Protesters hold signs and chant slogans during a march against white nationalism outside Trump Tower in New York City, August 13, 2017. — Reuters picProtesters hold signs and chant slogans during a march against white nationalism outside Trump Tower in New York City, August 13, 2017. — Reuters picCHARLOTTESVILLE (Virginia), Aug 14 — A pretty university town imbued with American history, Charlottesville, Virginia has been thrust into the news by right-wing extremists whose views are deeply at odds with the city’s sense of its own values.

This weekend was the second time this year that white supremacists occupied the normally peaceful streets of the city of 50,000. Dozens of Ku Klux Klan members had marched there on July 8.   

But on Saturday their ranks had dramatically swollen, as hundreds of white nationalists — some of them armed, and some from out of state — arrived to take part in a rally that deteriorated into chaotic violence. One woman died and 19 people were injured after a car rammed a crowd amid clashes between demonstrators and counter-protesters.

Charlottesville owes its recent unhappy appearance in the headlines to the presence in one of its public parks of an imposing equestrian statue of General Robert E. Lee (1807-1870), the man who directed the Confederate troops of the pro-slavery states during the US Civil War.

When city officials voted in February to remove the monument — seen by many as glorifying the cause of slavery — they had little reason to suspect their community would become a national rallying point for radical, racist and anti-Semitic groups preaching white superiority.

‘Not who we are’

The contrast could not be greater: On one side, militants in camouflage garb driving in from across America in pickup trucks flying the Confederate flag.

On the other: a town of elegant red-brick buildings with neatly manicured lawns, where 80 percent of voters supported Democratic presidential candidate Hillary Clinton and residents feel scant sympathy for the xenophobic and hate-filled slogans of the “visitors.”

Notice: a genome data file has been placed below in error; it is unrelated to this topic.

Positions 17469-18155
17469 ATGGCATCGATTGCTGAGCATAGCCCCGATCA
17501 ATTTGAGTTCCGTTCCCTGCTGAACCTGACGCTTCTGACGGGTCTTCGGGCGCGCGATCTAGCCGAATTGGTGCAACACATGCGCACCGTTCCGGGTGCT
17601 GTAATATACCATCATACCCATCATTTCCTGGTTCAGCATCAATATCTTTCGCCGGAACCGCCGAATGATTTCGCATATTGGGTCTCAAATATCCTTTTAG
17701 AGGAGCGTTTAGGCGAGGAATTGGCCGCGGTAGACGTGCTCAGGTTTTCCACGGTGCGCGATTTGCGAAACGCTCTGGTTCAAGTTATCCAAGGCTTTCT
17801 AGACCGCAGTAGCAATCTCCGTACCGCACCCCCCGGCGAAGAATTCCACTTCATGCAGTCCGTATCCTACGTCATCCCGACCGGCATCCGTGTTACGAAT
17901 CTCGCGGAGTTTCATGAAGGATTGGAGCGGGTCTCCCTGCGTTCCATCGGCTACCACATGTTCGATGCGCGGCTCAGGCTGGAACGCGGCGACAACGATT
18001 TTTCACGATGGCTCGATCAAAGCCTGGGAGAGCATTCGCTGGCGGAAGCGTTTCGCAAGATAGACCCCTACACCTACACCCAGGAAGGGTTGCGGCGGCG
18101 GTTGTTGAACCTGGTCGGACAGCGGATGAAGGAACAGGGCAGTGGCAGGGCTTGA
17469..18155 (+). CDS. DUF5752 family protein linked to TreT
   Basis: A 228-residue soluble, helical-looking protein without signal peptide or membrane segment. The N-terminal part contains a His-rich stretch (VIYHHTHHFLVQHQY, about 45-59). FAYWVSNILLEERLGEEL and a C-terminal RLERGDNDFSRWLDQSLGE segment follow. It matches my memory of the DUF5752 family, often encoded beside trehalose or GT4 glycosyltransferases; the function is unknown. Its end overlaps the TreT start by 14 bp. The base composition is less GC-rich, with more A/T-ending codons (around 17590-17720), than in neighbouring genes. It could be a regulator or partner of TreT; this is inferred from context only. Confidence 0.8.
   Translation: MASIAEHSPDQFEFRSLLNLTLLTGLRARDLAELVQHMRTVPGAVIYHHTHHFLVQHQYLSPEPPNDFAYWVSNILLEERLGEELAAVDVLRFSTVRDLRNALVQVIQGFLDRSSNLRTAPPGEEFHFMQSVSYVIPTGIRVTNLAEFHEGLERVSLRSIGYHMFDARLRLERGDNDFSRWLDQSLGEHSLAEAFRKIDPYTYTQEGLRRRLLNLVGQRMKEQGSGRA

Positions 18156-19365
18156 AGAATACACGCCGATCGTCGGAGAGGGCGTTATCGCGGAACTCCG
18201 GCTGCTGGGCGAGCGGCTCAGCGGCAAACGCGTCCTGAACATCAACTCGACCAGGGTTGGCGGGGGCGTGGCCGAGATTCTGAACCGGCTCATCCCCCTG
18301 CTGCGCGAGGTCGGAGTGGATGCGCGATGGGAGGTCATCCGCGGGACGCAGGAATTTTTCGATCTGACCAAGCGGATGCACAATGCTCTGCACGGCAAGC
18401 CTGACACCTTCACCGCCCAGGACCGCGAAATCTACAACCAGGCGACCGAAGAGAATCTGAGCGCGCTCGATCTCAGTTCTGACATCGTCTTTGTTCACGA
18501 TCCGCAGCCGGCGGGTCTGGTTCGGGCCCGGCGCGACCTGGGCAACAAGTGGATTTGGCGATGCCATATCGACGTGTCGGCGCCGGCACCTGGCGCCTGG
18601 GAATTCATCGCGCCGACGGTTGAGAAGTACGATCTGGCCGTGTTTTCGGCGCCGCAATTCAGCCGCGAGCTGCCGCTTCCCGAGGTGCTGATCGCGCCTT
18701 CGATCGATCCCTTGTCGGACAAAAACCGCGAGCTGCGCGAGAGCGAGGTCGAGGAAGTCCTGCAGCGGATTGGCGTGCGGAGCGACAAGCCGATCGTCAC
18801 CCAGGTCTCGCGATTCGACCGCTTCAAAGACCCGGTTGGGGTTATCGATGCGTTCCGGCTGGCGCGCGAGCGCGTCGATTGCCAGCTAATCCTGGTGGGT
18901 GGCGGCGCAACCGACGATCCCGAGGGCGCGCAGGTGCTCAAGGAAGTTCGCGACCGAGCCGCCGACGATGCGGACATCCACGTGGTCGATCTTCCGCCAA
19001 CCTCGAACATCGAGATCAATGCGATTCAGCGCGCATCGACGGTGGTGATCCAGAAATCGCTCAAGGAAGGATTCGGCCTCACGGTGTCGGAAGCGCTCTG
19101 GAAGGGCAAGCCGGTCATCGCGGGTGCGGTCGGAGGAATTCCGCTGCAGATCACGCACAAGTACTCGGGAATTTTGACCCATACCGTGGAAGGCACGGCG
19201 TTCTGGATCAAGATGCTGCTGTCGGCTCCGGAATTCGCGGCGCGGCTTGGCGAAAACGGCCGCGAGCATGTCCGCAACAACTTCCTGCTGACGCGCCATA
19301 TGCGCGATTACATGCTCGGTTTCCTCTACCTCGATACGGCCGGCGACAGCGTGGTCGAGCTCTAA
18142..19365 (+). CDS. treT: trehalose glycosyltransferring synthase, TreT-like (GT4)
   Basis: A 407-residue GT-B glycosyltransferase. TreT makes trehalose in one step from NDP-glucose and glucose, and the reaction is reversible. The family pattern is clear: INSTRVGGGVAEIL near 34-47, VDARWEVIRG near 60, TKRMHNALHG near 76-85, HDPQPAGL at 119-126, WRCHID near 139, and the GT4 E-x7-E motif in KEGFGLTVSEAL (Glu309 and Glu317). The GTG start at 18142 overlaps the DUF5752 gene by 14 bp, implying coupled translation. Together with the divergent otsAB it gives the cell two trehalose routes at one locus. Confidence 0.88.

“We are very clear that that’s not who we are,” Kristin Szakos, a City Council member, told AFP in July.

“We make resolutions expressing our welcome of immigrants, our dedication to racial equity and reconciliation.”

With a Jewish mayor and a black police chief, Charlottesville seeks to reflect the open and welcoming sentiment symbolised by its most prestigious local institution, the University of Virginia, founded in 1819 by former president Thomas Jefferson.

The campus is regularly ranked among the 25 best in the country, and Unesco has classified its architecture as a World Heritage Site.

Also on the UNESCO list is nearby Monticello, the superb estate of Jefferson, the third US president. A man of wide-ranging knowledge and a voracious reader, Jefferson himself drew up the plans for his hilltop home, which overlooks Charlottesville and the surrounding wine country.

To listen to the people of Charlottesville, the fight over Confederate monuments, angrily waged in several Southern cities, is clearly not one they would have picked. 

During the nation’s bloody Civil War, fighting never quite reached the town.

Locals wish the same could be said today. — AFP



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